Problem scenario: When you move a Windows .txt file to a Linux server, new characters can be introduced. For example, the content of the file can have a "^M" (with no quotes) at the end of every line. Sometimes tr, sed, and awk won't work to remove this new jibberish (extraneous characters). Moreover, sometimes the substitute command in vi will fail to do anything about these extraneous characters (^M). How do you eliminate these extra characters at the end of every line?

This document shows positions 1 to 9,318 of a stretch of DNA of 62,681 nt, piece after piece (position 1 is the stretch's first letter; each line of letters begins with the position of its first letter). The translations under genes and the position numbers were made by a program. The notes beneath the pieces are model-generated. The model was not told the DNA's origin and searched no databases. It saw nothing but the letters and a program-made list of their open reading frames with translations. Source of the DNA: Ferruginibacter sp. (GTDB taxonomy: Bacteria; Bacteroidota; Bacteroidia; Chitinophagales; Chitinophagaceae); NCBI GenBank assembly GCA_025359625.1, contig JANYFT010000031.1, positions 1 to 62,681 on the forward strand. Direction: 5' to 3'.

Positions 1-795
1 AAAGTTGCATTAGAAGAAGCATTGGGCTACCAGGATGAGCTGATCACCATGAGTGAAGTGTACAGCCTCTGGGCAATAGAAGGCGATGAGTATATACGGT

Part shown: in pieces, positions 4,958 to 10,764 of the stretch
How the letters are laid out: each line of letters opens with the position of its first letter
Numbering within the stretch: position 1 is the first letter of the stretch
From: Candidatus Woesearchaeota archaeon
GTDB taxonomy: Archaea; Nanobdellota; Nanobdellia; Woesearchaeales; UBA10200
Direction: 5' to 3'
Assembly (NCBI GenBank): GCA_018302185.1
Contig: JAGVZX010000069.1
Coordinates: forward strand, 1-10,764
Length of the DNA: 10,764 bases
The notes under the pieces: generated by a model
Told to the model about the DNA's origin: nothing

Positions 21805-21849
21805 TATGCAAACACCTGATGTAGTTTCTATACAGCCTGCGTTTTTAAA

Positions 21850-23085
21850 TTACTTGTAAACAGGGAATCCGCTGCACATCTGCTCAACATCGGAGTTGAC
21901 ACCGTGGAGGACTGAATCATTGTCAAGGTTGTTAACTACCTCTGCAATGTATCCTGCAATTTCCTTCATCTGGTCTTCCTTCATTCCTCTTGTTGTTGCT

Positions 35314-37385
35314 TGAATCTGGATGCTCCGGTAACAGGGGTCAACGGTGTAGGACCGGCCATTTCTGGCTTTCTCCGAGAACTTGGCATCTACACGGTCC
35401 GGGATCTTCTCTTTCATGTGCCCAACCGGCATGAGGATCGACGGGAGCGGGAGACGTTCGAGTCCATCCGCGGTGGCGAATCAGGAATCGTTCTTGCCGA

Solution: Let's assume the file is named foo.txt. Run this command:
perl -p -i -e "s/\r//g" foo.txt
It's as simple as that assuming you have write permissions to the file foo.txt.
Problem scenario: When running a Bash script, you receive this message:
" /bin/sh^M: bad interpreter: No such file or directory"
Root cause: The script was being housed on a Microsoft Windows file share or Windows folder.
Solution: First, install dos2unix. Secondly, run it like this where foobar.sh is the script that is having the problem: